From a technical perspective, the USD/JPY remains firmly entrenched within a bear market. While the DXY & USD/JPY remain highly correlated since the intervention peak, the yen has not appreciated to the same extent as other foreign currencies vs. the Greenback. While there is a possibility that a marginal test of the pre-intervention low could eventually mark a USD/JPY double bottom, only back above the 86 handle will suggest that a material low is in place.

  7. #7
    fxtrends2010 is offline Junior Member
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    Default 10/14: Chart of the day

    In this quarterly chart, the EUR/USD's previous midpoint has consistently influenced price-action. The 50% retracement of the 2008 range is 1.4186 and should play a role in the last quarter of the 2010.

    Key technical developments to keep an eye on are the USD/JPY's 4-hour bullish hammer formed earlier today and whether the Dow Jones Industrial Average and S&P 500 will close below yesterday's opening levels and mark daily bearish engulfment patterns. In the meantime, I'm focused on buying GOLD at the 1364 region, where a former swing high intersects a 38.2% retracement level.

    To view the corresponding chart & for daily updates go to http://fxtrends2010.blogspot.com

  8. #8
    fxtrends2010 is offline Junior Member
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    Default Dollar Foms Key Reversal Pattern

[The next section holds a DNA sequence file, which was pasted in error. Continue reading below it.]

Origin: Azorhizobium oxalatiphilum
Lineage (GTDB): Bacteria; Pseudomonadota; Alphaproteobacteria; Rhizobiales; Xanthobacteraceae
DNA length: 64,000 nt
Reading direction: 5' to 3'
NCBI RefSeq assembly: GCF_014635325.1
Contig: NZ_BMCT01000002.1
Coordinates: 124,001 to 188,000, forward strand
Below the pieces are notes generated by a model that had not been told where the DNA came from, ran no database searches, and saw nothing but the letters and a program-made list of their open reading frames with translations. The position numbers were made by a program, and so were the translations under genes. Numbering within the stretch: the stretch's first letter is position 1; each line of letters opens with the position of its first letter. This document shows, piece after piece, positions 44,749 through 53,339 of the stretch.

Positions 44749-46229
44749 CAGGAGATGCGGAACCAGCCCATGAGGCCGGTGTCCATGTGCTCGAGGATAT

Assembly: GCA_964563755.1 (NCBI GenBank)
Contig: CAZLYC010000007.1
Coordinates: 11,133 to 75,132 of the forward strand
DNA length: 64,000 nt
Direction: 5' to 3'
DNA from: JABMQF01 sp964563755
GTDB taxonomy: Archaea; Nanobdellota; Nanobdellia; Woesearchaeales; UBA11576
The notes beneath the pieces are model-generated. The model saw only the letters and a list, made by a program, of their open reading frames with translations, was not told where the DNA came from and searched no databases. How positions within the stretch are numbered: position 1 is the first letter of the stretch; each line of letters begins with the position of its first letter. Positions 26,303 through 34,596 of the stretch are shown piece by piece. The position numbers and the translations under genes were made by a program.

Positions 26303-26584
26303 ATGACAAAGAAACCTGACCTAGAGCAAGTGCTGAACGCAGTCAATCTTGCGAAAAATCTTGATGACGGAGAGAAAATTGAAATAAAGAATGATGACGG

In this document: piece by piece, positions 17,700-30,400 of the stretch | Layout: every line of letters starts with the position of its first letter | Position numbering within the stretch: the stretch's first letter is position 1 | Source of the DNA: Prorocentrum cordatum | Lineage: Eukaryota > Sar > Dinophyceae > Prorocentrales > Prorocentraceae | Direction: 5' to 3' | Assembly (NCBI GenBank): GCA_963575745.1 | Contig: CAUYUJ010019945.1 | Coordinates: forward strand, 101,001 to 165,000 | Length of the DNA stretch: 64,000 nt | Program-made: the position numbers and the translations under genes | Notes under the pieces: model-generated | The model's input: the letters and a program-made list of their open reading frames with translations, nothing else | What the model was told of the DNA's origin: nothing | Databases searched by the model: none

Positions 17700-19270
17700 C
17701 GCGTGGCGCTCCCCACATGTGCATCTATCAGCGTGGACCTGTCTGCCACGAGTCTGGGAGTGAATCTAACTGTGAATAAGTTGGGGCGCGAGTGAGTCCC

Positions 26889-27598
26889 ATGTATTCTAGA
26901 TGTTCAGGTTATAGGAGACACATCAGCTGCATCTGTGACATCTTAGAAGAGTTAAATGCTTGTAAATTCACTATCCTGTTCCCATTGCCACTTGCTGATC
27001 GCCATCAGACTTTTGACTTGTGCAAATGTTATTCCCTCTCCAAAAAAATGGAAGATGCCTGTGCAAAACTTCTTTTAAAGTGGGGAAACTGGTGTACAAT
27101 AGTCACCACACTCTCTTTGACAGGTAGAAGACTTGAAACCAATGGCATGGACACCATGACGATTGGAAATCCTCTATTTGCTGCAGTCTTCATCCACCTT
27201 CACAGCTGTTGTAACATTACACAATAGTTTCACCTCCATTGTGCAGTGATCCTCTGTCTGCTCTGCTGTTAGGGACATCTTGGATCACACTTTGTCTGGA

Often when risk appetite flourishes such as it has recently, investors tend to sell low yielding assets such as bonds, and buy higher yielding assets such as stocks. However, since Goldman Sachs ignited the quantitative easing or “QE 2” debate in mid-September, normal market correlations have decoupled. As a result, this has left most market participants glued to movements of the US Dollar.

    The Greenback has suffered mightily due to the Federal Reserve’s intent on reviving inflation expectations. Meanwhile, since the last Tuesday’s FOMC minutes, the long-end of the curve has sold-off quite dramatically. This temporary correction in bond yields suggests that the bond market may have fully discounted QE 2.

    The Greenback continued to trade lower going into the Bernanke’s speech, despite subsequent stabilization of yield differentials. Shortly after the release of Bernanke’s text on Friday, the dollar briefly reached fresh 2010 lows. The ensuing false-break recovery of the dollar recovery suggests that the currency market may have fully priced-in QE 2 as well.

    Simply put, the dollar’s correction was long overdue. Yet, with the largest speculative net-short position in years and bullish sentiment near all-time lows, speculators continue to ignore the fundamentals. In fact, dollar bears began the week accumulating fresh short positions on the back of renewed risk appetite.

    Not only was Monday’s sell-off of the dollar short-lived, but China’s decision to raise interest rates caught many traders off-guard. While technically the DXY’s (US Dollar Index) recovery is still considered corrective (while below the 79 handle), there is sufficient evidence that the correction could continue into next week.

    The dollar’s rebound has already retraced a quarter of its losses since late August. While this is considered a typical correction within a bear market move, the follow-through move early in Tuesday’s North American session has confirmed the formation of a secondary swing pivot within the EUR/USD, AUD/USD, USD/JPY and Gold.